BirthdayNovember 3, 1891
BirthplaceParkersburg, USA

Celebrity biographies

  1. About Greasy Neale

    Full name: Greasy Neale
    Also known as: Greasy Neale, Neale, Greasy
    Professions: American football player and coach, baseball player and coach
    Work: Greasy Neale—championships, awards, and honors

  2. Greasy Neale Death information

    Died: Friday, 2nd of November, 1973 (Age: 81)

  3. Greasy Neale Biography

    Alfred Earle "Greasy" Neale (November 5, 1891 – November 2, 1973) was an American football and baseball player and coach. He played Major League Baseball as an outfielder with the Cincinnati Reds between 1916 and 1924 and briefly with the Philadelphia Phillies for part of the 1921 season. Neale was the starting right fielder for the 1919 Cincinnati Reds. He batted .357 in the 1919 World Series and led the Reds with ten hits in their eight-game series win over the scandalous White Sox. Neale also played professional football in the Ohio League with the Canton Bulldogs in 1917, the Dayton Triangles in 1918, and the Massillon Tigers in 1919. At Canton, he played alongside the great Jim Thorpe. Neale also coached the Dayton Triangles in 1918. Neale began his coaching career while still a professional player. He served as the head football coach at Muskingum College (1915), West Virginia Wesleyan College (1916–1917), Marietta College (1919–1920), Washington & Jefferson College (1921–1922), the University of Virginia (1923–1928), and West Virginia University (1931–1933), compiling a career college football record of 82–54–11. At Washington & Jefferson, he led his 1921 squad to the Rose Bowl, where the Presidents played the California Golden Bears to a scoreless tie. At Virginia, Neale was also the head baseball coach from 1923 to 1929, tallying a mark of 80–73–2. He coached basketball for two seasons at Marietta (1919–1921) as well, amassing a record of 26–11. After a seven-year stint as an assistant football coach at Yale University (1934–1940), Neale moved to the National Football League, serving as head coach of the Philadelphia Eagles from 1941 to 1950. He led the Eagles to consecutive NFL Championships in 1948 and 1949, and tallied a mark of 66–44–5 including playoff games in his ten seasons with the club. Neale was inducted into the College Football Hall of Fame in 1967 and the Pro Football Hall of Fame in 1969. Both inductions recognized his coaching career.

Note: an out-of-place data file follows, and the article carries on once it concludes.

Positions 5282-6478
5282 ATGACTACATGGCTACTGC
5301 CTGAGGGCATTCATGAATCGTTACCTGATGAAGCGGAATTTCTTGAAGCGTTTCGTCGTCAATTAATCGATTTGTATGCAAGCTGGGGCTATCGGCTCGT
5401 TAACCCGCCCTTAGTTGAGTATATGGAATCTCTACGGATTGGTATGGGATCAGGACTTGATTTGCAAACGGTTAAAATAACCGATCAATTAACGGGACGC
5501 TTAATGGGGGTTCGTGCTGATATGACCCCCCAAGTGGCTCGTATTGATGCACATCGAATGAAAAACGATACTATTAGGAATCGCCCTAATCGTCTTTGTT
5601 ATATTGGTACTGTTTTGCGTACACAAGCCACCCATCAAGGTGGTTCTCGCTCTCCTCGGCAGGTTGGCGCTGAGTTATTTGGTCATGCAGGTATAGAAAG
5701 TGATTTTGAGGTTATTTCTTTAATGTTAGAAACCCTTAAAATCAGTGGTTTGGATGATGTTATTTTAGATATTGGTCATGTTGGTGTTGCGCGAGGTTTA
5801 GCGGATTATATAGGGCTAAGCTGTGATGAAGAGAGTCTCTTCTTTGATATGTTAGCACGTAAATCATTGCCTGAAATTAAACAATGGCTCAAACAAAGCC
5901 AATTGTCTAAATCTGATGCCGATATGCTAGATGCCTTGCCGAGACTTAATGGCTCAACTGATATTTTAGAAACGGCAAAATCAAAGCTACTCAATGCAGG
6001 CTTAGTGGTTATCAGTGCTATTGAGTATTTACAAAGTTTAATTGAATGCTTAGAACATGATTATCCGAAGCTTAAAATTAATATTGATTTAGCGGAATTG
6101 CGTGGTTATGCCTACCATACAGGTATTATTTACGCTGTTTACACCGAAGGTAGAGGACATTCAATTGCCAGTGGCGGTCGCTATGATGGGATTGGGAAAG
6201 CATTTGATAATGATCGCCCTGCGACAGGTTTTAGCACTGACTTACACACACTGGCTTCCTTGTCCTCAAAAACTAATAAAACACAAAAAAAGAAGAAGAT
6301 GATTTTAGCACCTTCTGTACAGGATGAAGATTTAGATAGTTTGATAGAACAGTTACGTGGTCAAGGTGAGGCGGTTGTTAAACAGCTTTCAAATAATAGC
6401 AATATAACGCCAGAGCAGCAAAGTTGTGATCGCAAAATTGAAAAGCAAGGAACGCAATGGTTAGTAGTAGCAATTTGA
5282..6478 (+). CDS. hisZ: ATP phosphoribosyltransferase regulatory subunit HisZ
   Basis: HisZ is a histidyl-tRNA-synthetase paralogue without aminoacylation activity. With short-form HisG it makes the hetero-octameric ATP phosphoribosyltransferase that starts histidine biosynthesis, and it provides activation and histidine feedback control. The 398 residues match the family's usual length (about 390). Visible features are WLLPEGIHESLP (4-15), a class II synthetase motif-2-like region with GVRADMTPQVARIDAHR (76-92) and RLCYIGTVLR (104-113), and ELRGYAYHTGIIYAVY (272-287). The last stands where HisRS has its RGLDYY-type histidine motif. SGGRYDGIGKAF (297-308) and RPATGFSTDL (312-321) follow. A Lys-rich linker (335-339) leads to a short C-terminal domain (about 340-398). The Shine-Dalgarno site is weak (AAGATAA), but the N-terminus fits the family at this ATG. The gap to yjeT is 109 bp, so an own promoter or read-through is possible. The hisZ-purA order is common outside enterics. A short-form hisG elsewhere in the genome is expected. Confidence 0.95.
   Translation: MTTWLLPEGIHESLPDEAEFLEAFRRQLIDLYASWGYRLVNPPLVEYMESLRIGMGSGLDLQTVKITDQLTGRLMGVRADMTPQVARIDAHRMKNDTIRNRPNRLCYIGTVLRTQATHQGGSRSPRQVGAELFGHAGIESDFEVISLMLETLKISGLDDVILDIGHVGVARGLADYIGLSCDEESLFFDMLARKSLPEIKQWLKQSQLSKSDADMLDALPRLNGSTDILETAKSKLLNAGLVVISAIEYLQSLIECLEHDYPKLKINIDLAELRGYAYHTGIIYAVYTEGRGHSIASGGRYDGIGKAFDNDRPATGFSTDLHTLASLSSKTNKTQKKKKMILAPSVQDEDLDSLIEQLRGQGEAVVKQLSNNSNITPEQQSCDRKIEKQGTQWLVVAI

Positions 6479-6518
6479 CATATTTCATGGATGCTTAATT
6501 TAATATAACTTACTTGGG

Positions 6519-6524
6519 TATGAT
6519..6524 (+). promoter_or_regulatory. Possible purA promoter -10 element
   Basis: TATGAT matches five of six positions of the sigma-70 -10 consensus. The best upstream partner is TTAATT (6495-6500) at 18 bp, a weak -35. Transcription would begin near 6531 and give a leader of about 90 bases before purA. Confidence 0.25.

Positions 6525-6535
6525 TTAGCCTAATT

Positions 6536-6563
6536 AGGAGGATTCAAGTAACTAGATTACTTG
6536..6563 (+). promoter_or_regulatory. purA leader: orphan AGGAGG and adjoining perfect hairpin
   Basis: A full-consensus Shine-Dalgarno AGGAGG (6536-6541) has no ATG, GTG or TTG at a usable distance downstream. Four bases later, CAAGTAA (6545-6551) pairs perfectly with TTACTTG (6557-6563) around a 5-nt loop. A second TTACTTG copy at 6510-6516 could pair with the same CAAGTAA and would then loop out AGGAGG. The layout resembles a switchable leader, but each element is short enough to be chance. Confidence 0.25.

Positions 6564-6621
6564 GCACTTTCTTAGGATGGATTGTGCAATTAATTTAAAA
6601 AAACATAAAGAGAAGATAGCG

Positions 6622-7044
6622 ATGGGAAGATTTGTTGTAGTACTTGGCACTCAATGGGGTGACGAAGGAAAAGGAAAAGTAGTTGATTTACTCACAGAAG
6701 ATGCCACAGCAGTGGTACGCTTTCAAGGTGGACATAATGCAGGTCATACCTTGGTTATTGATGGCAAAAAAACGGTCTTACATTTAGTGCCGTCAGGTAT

4. Greasy Neale Family

  5. Sources